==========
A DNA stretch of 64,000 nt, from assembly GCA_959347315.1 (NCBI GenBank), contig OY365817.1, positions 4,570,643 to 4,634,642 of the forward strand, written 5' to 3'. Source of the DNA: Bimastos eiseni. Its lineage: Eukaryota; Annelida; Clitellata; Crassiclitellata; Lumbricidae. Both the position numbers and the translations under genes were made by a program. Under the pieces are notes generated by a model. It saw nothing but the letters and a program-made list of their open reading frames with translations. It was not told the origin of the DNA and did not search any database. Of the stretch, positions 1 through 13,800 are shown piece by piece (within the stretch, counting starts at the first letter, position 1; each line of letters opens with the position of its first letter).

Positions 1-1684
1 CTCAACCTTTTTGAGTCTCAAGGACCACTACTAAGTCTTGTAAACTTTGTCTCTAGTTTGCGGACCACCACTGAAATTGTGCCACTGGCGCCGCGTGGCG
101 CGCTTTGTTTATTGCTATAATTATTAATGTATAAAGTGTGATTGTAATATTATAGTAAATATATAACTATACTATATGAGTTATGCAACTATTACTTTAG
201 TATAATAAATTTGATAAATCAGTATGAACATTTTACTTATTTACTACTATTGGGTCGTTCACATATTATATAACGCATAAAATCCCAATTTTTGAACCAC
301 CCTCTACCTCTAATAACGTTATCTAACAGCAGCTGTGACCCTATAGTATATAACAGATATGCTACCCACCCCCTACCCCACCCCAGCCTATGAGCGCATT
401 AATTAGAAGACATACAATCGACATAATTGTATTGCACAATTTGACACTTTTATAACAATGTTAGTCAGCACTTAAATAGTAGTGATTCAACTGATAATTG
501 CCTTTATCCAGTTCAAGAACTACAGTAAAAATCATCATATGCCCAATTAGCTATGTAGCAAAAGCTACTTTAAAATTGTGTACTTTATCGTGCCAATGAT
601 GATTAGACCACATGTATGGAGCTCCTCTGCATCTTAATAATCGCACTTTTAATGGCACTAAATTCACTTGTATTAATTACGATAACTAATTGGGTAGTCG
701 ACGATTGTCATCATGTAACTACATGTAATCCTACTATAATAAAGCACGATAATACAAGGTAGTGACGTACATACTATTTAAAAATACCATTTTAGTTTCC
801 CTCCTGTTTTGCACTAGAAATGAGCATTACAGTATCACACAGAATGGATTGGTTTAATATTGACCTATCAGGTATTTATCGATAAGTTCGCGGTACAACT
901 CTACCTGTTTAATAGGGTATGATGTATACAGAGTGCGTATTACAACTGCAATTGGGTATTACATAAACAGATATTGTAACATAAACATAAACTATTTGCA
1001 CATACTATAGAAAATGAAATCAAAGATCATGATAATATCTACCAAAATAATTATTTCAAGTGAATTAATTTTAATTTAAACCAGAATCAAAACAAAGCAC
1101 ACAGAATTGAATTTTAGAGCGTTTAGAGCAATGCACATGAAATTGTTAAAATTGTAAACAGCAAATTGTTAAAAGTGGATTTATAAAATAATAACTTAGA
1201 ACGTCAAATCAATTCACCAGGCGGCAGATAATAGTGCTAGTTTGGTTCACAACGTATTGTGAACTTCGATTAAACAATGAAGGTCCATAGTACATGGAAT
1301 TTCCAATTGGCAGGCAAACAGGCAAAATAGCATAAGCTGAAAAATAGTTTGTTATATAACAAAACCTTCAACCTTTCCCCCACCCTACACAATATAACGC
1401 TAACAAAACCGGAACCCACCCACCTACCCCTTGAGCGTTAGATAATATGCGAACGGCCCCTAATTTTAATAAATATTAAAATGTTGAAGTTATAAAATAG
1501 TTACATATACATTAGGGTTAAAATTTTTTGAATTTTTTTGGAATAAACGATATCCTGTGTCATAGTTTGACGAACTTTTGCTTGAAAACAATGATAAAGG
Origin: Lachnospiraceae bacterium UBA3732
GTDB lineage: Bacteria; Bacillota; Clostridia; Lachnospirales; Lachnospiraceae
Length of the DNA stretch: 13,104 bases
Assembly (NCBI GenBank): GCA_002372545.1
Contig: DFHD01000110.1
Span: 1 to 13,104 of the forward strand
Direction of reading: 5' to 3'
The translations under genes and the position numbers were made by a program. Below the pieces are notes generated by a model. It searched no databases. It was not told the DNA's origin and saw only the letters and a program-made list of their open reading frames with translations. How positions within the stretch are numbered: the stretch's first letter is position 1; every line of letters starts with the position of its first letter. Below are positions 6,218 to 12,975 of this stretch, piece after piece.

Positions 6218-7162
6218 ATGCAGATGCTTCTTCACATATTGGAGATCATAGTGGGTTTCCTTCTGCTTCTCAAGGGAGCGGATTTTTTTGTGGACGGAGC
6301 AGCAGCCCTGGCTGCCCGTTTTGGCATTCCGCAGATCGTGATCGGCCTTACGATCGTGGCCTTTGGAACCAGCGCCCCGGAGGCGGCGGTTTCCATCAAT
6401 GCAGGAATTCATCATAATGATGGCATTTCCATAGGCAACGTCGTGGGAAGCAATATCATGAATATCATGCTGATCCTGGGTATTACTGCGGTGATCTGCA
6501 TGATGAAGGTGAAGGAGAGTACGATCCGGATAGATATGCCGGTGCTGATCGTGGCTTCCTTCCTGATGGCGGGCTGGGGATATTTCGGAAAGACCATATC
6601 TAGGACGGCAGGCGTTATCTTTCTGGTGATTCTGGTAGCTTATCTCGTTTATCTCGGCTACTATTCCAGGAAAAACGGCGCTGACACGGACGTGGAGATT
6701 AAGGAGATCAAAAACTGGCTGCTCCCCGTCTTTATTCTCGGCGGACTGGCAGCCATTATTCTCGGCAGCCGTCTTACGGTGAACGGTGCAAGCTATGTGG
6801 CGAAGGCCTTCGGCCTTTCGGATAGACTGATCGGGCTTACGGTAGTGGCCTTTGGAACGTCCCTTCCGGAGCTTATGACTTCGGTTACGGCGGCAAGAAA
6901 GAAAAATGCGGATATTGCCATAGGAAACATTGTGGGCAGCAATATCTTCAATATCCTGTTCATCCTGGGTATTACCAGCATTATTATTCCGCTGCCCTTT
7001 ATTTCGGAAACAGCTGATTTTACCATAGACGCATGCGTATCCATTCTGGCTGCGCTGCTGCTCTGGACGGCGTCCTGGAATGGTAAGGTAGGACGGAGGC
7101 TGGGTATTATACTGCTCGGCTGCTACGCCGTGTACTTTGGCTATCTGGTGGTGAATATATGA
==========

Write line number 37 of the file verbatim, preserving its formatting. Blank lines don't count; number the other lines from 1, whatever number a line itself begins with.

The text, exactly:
7101 TGGGTATTATACTGCTCGGCTGCTACGCCGTGTACTTTGGCTATCTGGTGGTGAATATATGA